The crisis calls for the start of a new form of creativity and communication
One of the most horrible statements I have read about the crisis in our industry in the last few days was the justification of the official cancellation of the Cannes Lions: “Cannes Lions at its core has always been about creativity and the Lions. We realise that the creative community has other challenges to face, and simply isn’t in a position to put forward the work that will set the benchmark.“ (Philip Thomas, Chairman, Cannes Lions)
Seriously? – Can it really be true that we, of all people, as communication experts, are not able to create campaigns that set benchmarks right now? Not only should we be able to, but we must. Right now is the time to rethink old outdated patterns and set new benchmarks, by which creative excellence and great communication are measured. And the first thing we need to do is to come off our high horse of self-praise.
Let’s stick with Cannes Lions for a moment. The competition budgets agencies spend every year for such opulent festivals result in costs with which one could feed whole villages luxuriously for years. As for Cannes: The festival costs agencies between US $8,000 and US $20,000 per person, including festival passes, accommodation, and running costs, and up to $3 million to submit campaigns to be considered for awards – not counting events and yachts. All that, so that agencies can pride themselves on spots that get a lot of attention but rarely sell. The rationale: We need awards to prove creativity to clients. If that is the only benchmark for our work then Thomas is absolutely right with his statement. But let’s agree to disagree and this is not about not having these kinds of festivals at all but:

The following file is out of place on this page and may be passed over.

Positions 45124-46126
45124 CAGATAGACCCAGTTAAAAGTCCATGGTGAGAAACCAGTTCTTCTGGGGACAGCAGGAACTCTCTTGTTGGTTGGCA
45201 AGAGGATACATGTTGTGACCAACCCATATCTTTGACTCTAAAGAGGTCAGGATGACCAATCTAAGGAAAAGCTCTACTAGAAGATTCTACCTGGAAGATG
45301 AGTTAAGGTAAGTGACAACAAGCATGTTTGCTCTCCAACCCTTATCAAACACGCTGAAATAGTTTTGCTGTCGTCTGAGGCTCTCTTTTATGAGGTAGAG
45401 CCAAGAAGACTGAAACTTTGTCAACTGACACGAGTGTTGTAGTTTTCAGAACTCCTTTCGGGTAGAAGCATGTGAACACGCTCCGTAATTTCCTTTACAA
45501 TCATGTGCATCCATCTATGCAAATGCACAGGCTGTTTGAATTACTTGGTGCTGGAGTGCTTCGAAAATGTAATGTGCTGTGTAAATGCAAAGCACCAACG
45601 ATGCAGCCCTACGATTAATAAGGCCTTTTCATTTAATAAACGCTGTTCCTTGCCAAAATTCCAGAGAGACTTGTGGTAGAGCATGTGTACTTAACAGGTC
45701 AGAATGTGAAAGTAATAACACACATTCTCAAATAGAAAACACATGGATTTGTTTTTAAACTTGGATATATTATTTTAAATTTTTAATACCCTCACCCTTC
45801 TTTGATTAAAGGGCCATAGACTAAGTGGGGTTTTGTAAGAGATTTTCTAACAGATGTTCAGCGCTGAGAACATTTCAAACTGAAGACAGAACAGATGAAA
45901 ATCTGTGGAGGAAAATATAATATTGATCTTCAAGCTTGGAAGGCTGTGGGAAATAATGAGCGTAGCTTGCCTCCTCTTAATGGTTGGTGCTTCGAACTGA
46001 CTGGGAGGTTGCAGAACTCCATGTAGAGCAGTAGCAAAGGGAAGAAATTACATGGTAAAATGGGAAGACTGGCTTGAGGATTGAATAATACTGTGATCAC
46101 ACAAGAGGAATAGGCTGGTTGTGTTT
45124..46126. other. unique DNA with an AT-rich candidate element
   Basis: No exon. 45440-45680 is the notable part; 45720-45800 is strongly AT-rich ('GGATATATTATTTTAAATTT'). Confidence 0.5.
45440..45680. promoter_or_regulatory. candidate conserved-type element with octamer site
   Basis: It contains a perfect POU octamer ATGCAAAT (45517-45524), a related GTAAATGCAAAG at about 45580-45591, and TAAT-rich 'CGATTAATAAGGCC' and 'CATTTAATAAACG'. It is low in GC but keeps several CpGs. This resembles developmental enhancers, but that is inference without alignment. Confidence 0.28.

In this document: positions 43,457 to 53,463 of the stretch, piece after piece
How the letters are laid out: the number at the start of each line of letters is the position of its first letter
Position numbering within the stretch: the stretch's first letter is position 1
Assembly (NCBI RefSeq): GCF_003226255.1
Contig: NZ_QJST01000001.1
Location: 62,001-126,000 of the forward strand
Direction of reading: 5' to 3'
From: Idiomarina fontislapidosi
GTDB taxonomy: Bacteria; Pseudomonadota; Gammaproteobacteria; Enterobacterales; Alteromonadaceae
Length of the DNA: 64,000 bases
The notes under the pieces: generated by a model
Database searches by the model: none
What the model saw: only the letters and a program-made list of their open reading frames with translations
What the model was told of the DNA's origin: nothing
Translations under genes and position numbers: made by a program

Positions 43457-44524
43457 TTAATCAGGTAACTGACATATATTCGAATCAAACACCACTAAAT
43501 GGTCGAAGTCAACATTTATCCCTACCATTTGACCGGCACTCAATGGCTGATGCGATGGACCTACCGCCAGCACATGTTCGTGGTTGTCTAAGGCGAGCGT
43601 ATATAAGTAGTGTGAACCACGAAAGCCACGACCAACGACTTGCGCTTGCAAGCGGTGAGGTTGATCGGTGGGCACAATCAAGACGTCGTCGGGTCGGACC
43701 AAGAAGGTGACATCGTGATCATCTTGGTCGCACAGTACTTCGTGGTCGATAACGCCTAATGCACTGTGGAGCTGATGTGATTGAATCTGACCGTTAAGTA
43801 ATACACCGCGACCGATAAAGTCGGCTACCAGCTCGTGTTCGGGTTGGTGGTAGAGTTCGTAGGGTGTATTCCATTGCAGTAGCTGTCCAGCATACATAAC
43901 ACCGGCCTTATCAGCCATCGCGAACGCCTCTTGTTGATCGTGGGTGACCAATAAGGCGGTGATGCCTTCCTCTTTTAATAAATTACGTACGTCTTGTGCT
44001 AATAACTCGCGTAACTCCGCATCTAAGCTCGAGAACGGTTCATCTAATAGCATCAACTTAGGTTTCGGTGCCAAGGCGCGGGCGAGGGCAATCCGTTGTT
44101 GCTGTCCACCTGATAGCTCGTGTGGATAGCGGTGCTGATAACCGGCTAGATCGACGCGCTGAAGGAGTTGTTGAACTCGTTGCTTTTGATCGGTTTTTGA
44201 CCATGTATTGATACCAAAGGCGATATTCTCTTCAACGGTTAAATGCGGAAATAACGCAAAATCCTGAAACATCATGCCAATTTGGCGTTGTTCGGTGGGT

The post-crisis world raises a clear question: are we facing a decade of dead, broke budgets and clients obsessed with technology-driven results, or is the field wide open for more positive, collaborative and infectious change?
In yesterday’s world, everyone was longing to create “purpose” – today’s crisis demonstrates that very few have understood what “purpose” actually means.
There are already some good examples, especially from abroad: